BY XINYUAN XU
Typing the keywords “Chinese Chef” into the Google search engine, Chef Ken Hom is on the list. An encouraging smiling face walks into your eye. You will feel this is a chef that is easy to get close to.
Chef Ken Hom was born in Tucson, Arizona, and raised in Chicago, Illinois. His uncle, Paul Taught, who owns a restaurant in Chinatown, sprouted Ken Hom’s interest to cook when Ken Hom was 11. He started his career in the U.S. and developed in Britain, and other countries. Not only Chinese cookery, but Chef Ken Hom also studies different cookeries in different countries around the world, among them France, Korea, Japan, Hongkong, and Thailand. Hence, in addition to Chinese cuisine recipes, Chef Ken Hom also wrote Vietnamese, Singaporean, Cambodian, and other Asian recipes. He now mainly resides in France and Thailand. However, he has never stopped traveling and exploring the whole world.
I cannot believe I got a chance to interview a well-known chef who teaches people how to cook Chinese foods on the BBC’s Chinese Cookery series, who owns his own Wok brand–– Ken Hom Wok—and who owned a Michelin Star restaurant, MEE. I felt such an iconic chef would not accept a university student’s interview. I sent my questions to the PR firm who works with Chef Hom. Surprisingly, he answered them.
Starting from easy is how Chef Ken Hom arouses the audience’s interest: Begin with something really simple. Simple ingredients can become an intriguing dish.
Clicking into one of his teaching videos, from food preparation to cooking, Chef Hom stands in the BBC cooking television studio and patiently teaches how to make Chinese dishes. Not sophisticated food, but he makes each an artwork. Chef Hom says Chinese food is not only about good taste, but also about looking nice. Chunks of carrots, some spring onions and garlic, a red pepper, and a bag of Chow Mein noodles: together, the color and size of each element are cohesive. In the TV program, Explore China, a Culinary Adventure, he takes viewers to different cities in China to feel what nurtures people who live there.
What Chef Hom believes
Respecting food is one of Chef Hom’s doctrines. On one episode of his cooking TV program. There may be a piece of ginger leftover that could not be used in a dish. Chef Hom will save the peel and left for “when your daughter feels sick, using it in the soup,” since ginger is used in Chinese medicine to warm the human body. Don’t waste food is shown in a healthy and colorful way in Chef Hom’s hand.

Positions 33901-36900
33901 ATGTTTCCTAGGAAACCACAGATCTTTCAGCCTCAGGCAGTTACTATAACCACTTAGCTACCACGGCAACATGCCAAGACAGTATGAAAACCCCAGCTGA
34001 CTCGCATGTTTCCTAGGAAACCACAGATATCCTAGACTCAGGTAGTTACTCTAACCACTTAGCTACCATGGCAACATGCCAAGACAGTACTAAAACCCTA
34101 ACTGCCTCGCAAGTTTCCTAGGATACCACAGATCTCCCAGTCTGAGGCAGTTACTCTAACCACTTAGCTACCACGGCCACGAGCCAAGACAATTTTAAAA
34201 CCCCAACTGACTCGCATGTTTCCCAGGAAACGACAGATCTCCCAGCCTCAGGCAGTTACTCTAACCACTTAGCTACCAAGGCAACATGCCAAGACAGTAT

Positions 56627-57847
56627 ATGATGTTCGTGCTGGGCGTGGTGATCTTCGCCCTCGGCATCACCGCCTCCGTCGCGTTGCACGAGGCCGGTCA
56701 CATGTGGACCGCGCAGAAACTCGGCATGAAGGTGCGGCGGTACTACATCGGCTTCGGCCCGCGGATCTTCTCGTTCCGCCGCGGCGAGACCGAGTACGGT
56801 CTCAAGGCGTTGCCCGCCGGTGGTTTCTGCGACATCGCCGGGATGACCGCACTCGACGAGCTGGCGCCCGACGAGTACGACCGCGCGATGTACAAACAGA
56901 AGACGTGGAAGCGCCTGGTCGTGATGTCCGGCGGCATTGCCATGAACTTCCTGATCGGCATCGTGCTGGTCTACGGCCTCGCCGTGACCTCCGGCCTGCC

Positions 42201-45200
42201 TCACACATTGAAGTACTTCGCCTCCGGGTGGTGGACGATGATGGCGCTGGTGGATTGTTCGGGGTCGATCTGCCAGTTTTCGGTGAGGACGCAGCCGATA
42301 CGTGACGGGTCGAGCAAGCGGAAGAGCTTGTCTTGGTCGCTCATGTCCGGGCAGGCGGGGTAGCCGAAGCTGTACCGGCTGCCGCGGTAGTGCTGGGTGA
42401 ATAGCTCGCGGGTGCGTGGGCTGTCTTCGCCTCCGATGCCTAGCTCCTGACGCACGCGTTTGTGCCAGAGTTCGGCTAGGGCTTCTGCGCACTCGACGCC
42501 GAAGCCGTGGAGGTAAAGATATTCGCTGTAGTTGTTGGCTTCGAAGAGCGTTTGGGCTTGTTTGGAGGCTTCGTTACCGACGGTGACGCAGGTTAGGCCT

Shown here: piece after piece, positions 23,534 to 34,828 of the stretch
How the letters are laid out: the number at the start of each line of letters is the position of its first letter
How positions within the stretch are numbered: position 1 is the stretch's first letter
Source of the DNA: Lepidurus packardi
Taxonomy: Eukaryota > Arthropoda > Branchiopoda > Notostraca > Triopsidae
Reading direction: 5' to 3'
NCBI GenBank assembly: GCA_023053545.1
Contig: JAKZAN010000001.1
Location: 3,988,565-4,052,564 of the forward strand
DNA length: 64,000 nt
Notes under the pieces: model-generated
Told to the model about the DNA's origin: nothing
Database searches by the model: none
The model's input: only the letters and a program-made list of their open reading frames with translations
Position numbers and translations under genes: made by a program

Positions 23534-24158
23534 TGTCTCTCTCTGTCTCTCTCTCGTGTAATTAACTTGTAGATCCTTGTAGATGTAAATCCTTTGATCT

Chef Ken Hom’s doctrine seems to be to base dishes on the freshness of the food itself. “I try to use organic ingredients to cook, and luckily, they are more available now,” he says when I ask a question about how he creates a dish. Chef Ken Hom does not mix tastes and flavors he is unfamiliar with. Chef said, “Don’t try to reinvent the wheel!”
Chef Hom cooks for himself
Cooking is a daily routine for Chef Ken Hom. It is a kind of love-life evidence and self-medication. For Chef, preparing a meal on his own “is rather therapeutical and relaxing.” When I ask if he has any rituals before cooking, he said he prepares uncomplicated and healthy food for himself. Chef Hom tends to eat fish, prawns, and seafood rather than red meat. Also, he believes in lots of green vegetables. It need not be complicated nor need extra preparations and rituals. Also, I asked if Chef Hom does the cleaning after cooking. He replied, “If I cook, I do not do any cleaning.” “It’s either-or. “
Chef’s Hom’s Kitchen
What does Chef’s kitchen look like? Stepping into Chef’s kitchen, there are a lot of windows, and the wok is positioned in the center. Nearby is Chef’ s cleaver and a lot of small sharp knives. The spices and seasonings are kept in cupboards and drawers. Beyond the spices every Chinese family has, Chef has oyster sauce, chili oil, and Hoisin sauce.
Chef Hom’s Ideal College Menu
As a student in a university that serves the best campus food in the U.S. I have a lot of Chinese food options available to me in our dining commons. However, I still find some stereotypical Chinese foods like Orange Chicken and Beef Broccoli. Chef recommends five authentic Chinese dishes that could be in college restaurants: Cantonese fried rice, Stir-fried spicy cucumbers, Beef or Pork with oyster sauce, Salt and pepper crispy beancurd (Tofu), and Crispy shrimp paste chicken.
Chef Hom Says Start from Easy
Chef suggests students start with easier dishes, like Bok Choy stir fry with garlic and pork stir fry with oyster sauce. These dishes “take minutes to prepare and cook and are real Chinese flavors,” he says. It’s true: I am Chinese, and these dishes are common, they sustain me with the nutrition that I need to grow up. I will never get bored eating them.
Chef brings a lot of people into the kitchen and arouses their interest in cooking by making it easy. Chef brings the Eastern culture to other land through food. “Start from easy” is how we learn everything at the beginning. Easy does not mean it tastes simple. Native and humble tastes are also good tastes. After traveling to different countries, Chef is “open to new tastes and flavors,” recommending this approach to help inform one’s personal cooking repertoire.”
Chef has never stopped his journey. We will see what he will bring to us next.